Guy ‘Guido’ Fawkes was in charge of carrying out the Gunpowder Plot. Robert Catesby led the plot but Fawkes knew explosives and had military experience fighting for Catholic Spain for ten years.
As a soldier Fawkes had become skilled with gunpowder. In 1605 he joined the Catholic Gunpowder Plotters in a conspiracy to kill King James VI and I, the Lords and Bishops at the State Opening of Parliament on 5 November.
The plotters rented a cellar in the under croft beneath the House of Lords. Over many months Fawkes had barrels of gunpowder stored in the cellar. By 4 November there were 36 barrels of gunpowder in place.
Following a tip off, the authorities searched the cellars and found Guy Fawkes. He was captured and taken into custody. He said that his name was ‘John Johnson’. On 5 November Fawkes was brought before the King he had tried to kill. James questioned Fawkes. Fawkes told King James that, ‘Our intention was to blow back the beggarly Scots to their native mountains.’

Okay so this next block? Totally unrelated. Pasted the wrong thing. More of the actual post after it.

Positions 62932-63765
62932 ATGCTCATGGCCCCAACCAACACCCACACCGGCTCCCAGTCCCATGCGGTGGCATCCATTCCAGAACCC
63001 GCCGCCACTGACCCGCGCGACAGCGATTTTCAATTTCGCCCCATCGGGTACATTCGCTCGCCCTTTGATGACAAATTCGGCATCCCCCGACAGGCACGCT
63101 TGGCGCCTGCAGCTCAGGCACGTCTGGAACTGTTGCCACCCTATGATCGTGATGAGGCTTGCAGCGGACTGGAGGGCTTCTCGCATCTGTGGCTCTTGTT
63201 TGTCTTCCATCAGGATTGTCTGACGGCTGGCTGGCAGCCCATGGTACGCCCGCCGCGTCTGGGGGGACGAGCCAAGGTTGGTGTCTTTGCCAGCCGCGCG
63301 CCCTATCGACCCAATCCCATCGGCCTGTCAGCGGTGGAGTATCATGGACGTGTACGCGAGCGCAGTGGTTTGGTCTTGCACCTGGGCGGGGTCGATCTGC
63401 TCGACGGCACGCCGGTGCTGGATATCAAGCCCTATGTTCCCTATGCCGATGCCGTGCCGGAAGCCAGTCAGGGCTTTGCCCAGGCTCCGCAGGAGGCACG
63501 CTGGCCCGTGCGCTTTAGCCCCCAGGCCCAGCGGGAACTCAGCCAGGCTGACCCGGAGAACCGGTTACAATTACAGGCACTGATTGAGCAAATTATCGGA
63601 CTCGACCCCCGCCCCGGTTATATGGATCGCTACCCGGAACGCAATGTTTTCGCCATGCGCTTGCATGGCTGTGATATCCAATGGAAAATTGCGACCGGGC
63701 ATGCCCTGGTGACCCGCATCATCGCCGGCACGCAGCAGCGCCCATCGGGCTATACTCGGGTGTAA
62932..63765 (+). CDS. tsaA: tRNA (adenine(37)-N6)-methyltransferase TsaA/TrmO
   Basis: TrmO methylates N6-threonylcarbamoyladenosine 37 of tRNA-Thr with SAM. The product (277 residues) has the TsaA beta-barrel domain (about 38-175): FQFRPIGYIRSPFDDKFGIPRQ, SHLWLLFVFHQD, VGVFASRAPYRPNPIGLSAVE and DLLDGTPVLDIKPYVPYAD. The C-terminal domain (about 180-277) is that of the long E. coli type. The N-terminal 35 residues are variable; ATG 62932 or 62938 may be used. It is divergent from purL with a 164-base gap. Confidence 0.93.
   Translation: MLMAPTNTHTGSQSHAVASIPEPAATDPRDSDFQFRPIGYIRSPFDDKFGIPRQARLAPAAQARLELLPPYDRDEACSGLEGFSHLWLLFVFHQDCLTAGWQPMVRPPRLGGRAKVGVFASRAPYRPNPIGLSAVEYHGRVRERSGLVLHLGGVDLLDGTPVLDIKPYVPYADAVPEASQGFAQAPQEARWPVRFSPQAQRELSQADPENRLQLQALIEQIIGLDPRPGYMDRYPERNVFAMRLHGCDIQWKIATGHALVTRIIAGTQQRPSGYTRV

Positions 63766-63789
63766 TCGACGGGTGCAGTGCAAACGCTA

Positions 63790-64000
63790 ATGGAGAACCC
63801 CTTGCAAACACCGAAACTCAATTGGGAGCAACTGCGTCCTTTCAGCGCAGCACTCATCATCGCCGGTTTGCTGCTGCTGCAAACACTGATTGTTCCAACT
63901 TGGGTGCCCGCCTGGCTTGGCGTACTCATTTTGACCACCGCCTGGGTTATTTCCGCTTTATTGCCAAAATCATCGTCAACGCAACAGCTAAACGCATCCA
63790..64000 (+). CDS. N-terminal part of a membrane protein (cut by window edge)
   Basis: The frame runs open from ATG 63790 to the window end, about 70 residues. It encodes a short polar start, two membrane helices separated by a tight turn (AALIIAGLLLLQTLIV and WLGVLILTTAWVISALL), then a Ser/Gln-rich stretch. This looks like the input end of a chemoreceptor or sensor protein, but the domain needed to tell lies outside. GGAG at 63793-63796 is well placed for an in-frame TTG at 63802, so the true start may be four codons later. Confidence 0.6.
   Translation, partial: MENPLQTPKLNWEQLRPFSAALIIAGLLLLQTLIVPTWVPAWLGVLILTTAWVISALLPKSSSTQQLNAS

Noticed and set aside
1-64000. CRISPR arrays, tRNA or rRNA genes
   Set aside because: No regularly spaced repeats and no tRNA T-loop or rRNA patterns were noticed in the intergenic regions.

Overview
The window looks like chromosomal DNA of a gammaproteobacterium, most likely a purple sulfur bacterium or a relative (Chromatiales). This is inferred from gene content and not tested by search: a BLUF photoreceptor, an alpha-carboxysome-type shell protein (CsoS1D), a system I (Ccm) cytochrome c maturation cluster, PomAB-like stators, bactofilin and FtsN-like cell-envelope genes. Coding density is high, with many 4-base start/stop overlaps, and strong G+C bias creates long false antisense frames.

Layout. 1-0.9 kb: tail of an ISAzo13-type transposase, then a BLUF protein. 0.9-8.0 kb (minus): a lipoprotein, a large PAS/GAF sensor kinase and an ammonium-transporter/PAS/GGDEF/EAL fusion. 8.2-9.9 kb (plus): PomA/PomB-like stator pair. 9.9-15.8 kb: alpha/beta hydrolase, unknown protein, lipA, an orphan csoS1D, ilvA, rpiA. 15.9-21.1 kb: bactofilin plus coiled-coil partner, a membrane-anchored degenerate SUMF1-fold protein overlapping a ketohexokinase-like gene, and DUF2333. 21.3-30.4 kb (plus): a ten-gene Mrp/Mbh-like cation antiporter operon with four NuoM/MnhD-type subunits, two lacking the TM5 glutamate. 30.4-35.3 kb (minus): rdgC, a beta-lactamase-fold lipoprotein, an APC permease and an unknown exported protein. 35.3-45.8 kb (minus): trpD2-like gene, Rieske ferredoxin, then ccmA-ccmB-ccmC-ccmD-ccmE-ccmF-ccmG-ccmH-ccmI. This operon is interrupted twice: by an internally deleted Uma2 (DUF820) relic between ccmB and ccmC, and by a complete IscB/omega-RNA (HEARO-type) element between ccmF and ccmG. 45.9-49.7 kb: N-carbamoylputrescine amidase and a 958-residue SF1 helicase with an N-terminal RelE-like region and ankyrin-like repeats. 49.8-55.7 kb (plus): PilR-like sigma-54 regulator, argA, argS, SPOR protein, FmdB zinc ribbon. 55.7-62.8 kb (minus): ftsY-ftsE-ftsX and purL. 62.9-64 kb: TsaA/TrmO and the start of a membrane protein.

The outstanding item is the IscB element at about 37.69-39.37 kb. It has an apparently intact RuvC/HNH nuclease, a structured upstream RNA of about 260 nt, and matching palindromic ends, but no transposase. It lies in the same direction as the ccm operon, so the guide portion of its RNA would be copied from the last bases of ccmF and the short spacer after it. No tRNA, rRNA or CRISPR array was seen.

In the days that followed Guy Fawkes was brutally tortured. The effects of torture are clear from his scrawled signature on a written confession. King James himself had ordered that:
The gentler tortours are to be first used unto him, et sic per gradus ad maiora tenditur, and so God speed your good work.
[The gentler tortures are to be first used upon him, and so by degrees proceeding to the worst, and so God speed your good work.]
Fawkes was tortured in the Tower of London. He was tried in Westminster Hall – the building he had plotted to destroy – and was sentenced to be hanged, drawn and quartered for treason. On 31 January 1606, Guy Fawkes was executed. He managed to leap from the scaffold and died by hanging. Every year, effigies of Guy Fawkes are burned on bonfires on 5 November.
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Listen to King James’s orders for the interrogation of Guy Fawkes.